Amazing study!
Many years ago, I read the results of a study where several groups of elementary-age children were involved.  Group 1 received reading, writing and math as most regular school classes receive.  Group 2 received music and art 2-3 times per week as well as reading, writing and math, without an emphasis on any one subject.  Group 3 received music and art EVERYDAY and in order to do this, less reading, writing and math were offered each week.  This study went on for 2 years

I like to ask parents to imagine this.  
Imagine your principal/head teacher comes to you and offers your child art and music EVERYDAY!  You'd be excited right?  Then you find out, your child would receive less reading, writing and math in order to schedule it all in.  Most parents would expect after two years of this their child would perform at a lower level on academic testing, having received less academic teaching and more arts instruction.

Most parents would not be okay with this.  Typically, music and art are not seen as beneficial "enough" to warrant an increase in exposure to them.  The fact is...they are and increasing music and arts time has a huge impact!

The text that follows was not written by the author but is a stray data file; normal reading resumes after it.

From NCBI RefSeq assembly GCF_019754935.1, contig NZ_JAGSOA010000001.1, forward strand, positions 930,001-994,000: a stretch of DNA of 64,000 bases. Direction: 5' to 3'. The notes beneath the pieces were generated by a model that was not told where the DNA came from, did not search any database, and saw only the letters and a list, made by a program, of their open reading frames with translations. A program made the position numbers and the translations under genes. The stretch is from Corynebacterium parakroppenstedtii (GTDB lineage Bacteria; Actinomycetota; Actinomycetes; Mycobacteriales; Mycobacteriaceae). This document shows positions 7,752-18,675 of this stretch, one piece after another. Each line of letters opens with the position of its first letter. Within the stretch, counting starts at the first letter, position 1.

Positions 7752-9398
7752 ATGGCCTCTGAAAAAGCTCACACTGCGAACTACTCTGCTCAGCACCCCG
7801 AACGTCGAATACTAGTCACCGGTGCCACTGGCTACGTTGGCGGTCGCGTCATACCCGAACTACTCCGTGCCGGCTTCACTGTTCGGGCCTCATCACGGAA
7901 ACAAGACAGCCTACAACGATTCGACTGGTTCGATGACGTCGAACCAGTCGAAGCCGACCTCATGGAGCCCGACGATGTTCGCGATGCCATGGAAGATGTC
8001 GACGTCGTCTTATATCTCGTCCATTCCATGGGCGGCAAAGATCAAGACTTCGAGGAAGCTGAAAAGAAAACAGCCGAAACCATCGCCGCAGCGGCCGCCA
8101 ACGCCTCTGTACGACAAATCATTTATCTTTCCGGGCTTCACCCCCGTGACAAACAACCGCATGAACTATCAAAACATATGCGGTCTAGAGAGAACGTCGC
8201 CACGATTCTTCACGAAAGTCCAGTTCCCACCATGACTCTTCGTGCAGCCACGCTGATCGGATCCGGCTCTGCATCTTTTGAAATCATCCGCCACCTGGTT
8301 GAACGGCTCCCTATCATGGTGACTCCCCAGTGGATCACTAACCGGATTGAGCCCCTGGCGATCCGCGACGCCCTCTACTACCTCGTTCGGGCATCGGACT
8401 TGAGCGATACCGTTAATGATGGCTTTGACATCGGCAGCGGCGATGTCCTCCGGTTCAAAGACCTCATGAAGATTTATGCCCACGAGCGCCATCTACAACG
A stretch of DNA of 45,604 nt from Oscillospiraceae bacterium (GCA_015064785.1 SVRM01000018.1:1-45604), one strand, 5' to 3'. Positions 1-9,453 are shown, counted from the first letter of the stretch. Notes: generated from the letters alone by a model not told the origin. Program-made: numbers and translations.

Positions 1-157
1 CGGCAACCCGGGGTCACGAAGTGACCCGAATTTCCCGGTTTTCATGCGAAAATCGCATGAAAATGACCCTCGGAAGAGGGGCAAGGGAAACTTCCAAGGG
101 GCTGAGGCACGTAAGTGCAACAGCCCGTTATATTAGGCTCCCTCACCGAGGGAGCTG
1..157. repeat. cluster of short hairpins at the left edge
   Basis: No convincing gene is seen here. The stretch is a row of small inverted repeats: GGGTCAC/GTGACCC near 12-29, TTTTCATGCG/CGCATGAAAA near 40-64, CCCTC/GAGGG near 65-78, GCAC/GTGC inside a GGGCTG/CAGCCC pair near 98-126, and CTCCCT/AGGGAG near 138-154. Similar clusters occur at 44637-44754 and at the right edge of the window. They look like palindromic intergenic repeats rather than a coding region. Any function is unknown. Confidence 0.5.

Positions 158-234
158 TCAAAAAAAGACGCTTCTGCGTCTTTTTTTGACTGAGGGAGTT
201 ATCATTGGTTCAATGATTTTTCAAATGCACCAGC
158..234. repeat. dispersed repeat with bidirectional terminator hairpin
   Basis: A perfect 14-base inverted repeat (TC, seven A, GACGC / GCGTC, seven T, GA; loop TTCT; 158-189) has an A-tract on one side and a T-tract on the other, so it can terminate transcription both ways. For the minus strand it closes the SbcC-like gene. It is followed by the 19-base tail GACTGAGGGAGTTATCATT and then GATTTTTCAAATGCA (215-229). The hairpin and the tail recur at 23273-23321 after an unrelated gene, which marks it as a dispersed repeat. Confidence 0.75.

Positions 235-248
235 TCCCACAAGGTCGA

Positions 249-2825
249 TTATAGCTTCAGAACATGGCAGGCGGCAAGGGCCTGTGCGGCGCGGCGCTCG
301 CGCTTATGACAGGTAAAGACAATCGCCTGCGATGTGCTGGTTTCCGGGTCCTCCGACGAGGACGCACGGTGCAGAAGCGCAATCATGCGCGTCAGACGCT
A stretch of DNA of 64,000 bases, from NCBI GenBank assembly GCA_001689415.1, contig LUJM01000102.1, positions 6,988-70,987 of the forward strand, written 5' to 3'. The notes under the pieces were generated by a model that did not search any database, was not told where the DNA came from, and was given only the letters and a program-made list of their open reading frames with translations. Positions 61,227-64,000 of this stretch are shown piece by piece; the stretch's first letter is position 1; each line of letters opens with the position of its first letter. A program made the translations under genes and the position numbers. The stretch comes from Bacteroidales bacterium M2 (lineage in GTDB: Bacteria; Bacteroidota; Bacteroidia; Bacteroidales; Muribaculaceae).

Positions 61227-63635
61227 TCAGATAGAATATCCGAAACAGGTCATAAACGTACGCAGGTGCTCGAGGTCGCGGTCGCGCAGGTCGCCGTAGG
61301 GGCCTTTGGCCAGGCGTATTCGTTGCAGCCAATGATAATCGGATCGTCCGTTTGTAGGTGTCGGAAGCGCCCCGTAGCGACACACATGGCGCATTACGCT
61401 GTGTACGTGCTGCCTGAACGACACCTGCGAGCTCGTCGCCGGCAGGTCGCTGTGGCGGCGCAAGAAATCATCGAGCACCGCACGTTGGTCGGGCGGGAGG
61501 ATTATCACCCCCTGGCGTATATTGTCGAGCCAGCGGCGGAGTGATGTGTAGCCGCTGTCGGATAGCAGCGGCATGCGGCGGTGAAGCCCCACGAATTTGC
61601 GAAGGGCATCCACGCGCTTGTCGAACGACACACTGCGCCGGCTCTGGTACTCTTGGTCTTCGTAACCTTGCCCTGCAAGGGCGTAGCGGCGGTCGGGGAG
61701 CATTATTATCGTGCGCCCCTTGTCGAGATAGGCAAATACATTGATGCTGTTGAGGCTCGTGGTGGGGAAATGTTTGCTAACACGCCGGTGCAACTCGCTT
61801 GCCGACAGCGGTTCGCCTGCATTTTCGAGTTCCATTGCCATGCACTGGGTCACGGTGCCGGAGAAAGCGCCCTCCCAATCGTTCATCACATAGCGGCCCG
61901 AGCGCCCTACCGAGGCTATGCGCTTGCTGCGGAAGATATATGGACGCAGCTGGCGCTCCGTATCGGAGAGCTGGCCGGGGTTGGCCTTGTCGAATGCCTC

Do you know the results of that 2-year study?
Group 3 outperformed both other groups on academic tests at the end of the 2 years.

The group that received less math, reading and writing instruction and more arts instruction, outperformed groups 1 and 2 on academic testing.  These children outperformed the groups that received no arts and limited arts instruction.

This is always astonishing to parents...and to administrators.  The idea that music and art instruction can have a cross-over effect that boosts scores on academic tests.

Oh...and one more thing...they discovered that not only was the group that received more arts teaching outperforming on academic testing, that group was also more socially cooperative!


The results of this study always causes parents to stop and think.  
Then, as I roll out the research results about increased language proficiency, longevity, better memory later in life, some of them actually begin to think it might be worthwhile to find out if their preschool offers any music ed opportunities for their children.  My experience is...usually not.  



During my parent talk, I describe what music learning is not...
  • it's not sitting and listening to recorded music in the preschool classroom,
  • it's not just free play with a bunch of percussion instruments,